Monday working with local and national media, providing crucial background
and perspective into the suicide flight by a 15-year-old Tampa, Florida,
boy on Jan. 5. The incident raised a number of questions for the media,
including airport security, aircraft access, flight training issues and
On the national level, EAA immediately
responded to the Jan. 7 USA Today editorial regarding a perceived
threat of small airplanes with a letter to the editor. In addition, EAA
and NAFI officials talked with reporters in Chicago, Tampa, St.
Petersburg, Orlando and other cities who were doing follow-up stories on
flight training and airport security issues. Throughout those interviews,
a key point was that the Tampa incident was a case of a troubled young man
who chose to take his life, rather than a terrorist plot or breach of
EAA also assisted national media who wished to
speak with flight instructors and other people within the aviation
community. MSNBC, for instance, used EAA’s resources to set up interviews
with flight instructors.
On the local level, EAA representatives
worked with Wisconsin media doing local angles to the story. EAA President
Tom Poberezny and EAA Aviation Foundation Executive Vice President Greg
Anderson each were featured on camera, discussing general aviation issues.
EAA also used its extensive network of contacts within the aviation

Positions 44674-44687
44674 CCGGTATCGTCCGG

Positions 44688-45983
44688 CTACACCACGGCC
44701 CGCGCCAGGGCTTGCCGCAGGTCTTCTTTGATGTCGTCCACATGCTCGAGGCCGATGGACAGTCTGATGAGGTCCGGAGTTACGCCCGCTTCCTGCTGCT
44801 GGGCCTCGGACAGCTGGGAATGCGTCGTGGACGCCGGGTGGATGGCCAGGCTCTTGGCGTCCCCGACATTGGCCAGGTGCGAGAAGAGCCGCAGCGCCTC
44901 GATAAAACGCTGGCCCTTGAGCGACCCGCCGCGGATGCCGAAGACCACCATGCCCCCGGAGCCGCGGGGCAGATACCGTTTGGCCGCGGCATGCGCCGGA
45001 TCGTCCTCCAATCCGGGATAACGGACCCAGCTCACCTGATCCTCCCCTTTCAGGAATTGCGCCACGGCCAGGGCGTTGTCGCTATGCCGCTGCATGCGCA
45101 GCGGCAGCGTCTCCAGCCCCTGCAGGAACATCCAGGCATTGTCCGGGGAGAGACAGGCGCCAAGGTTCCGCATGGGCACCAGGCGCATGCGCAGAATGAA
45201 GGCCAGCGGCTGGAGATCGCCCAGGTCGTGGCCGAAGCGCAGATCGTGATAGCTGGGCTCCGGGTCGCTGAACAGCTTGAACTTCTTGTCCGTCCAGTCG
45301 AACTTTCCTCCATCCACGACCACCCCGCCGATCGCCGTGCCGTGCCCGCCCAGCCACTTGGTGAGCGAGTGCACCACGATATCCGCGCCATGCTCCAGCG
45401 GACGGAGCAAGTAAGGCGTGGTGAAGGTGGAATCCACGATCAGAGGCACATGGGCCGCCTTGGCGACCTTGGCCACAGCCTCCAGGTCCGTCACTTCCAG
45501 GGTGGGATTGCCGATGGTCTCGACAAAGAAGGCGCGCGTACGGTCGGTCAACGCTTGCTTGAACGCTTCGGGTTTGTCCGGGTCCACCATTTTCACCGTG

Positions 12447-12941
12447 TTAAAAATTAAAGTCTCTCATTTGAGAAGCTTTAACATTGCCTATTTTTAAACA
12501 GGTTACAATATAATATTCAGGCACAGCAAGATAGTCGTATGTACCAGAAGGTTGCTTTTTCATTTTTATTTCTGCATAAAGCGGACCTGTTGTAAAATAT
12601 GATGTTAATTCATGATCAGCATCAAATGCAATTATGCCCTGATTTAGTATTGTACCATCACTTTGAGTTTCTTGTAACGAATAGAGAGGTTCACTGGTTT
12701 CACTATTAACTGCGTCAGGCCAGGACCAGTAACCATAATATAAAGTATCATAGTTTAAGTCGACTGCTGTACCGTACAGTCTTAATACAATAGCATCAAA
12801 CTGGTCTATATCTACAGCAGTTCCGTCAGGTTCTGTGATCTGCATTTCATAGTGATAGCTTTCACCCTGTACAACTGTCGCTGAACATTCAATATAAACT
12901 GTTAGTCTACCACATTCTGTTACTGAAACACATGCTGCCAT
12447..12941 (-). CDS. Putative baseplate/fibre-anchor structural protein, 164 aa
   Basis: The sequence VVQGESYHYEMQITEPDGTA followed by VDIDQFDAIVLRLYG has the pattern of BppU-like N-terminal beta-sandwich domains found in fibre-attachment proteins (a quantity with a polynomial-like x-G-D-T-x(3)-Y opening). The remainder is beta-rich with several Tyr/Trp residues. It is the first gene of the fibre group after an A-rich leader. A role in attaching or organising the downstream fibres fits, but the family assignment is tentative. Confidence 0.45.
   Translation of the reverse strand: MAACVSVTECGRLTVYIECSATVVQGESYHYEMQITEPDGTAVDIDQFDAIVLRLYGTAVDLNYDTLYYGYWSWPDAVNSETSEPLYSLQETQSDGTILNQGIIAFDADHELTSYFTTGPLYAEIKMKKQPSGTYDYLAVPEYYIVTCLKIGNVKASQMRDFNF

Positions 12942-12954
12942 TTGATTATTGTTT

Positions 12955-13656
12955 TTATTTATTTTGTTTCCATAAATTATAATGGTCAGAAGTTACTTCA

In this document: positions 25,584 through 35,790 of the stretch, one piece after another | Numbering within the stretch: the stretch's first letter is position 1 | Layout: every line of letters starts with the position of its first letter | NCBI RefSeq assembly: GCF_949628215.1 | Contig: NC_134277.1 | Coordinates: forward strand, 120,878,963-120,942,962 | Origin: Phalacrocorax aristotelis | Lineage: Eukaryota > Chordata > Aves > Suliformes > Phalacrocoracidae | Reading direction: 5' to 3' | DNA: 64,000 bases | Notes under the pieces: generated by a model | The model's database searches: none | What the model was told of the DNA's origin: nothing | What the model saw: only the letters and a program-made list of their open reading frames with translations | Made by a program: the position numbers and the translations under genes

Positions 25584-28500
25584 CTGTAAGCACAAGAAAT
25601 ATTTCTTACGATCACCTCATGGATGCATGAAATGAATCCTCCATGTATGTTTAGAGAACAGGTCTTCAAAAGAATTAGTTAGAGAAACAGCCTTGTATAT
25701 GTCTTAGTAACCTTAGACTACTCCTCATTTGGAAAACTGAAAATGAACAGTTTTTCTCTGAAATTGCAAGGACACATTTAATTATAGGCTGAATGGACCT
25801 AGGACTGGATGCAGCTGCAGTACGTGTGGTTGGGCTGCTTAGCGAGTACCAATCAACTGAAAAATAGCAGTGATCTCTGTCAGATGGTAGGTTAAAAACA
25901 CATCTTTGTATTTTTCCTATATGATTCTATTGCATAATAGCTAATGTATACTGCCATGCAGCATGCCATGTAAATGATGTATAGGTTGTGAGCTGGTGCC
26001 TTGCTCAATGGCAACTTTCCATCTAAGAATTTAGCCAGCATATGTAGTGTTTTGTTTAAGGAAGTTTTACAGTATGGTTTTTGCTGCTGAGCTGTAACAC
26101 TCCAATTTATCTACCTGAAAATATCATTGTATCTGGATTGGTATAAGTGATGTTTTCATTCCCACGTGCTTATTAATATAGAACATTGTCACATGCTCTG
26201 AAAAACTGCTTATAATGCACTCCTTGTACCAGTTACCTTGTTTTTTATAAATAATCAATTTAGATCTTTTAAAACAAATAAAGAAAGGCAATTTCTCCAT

community to bring together media and aviation representatives.
and NAFI will continue to work with media throughout the country on this
and all general aviation issues. We urge EAA and NAFI members to also
become part of the dialogue by contacting local media outlets and express
opinions regarding reports that may be inaccurate or, conversely,
compliment stories that show factual and positive attributes of general
EAA Addressing Tampa
Updated 01/07/02 -
EAA and its affiliate organization the National Association of
Flight Instructors (NAFI) have initiated numerous media contacts and
responded to others stemming from the January 5 airplane crash into a
downtown Tampa, Florida, building. EAA representatives have given several
interviews with national media, including many in the Tampa-St.
Petersburg-Orlando area regarding flight training and security issues. EAA
continues to maintain contact with the FAA regarding reaction to this
Message to EAA
Members and Aviation Enthusiasts Regarding Jan. 5 Incident in
Updated 01/06/02 - On Saturday, January
5, a 15-year-old took a Cessna 172 without permission from the St.
Petersburg-Clearwater (Florida) Airport and subsequently flew the aircraft
into the side of the Bank of America building in downtown Tampa. The teenager had been washing
aircraft and doing other odd jobs to offset the costs of flight
instruction. Because of his
age, he was not yet old enough to obtain a student pilot's license but had
received instruction from an FBO on the field. (FAR 61.83 requires a student
pilot of a powered aircraft to be at least 16 years of age.)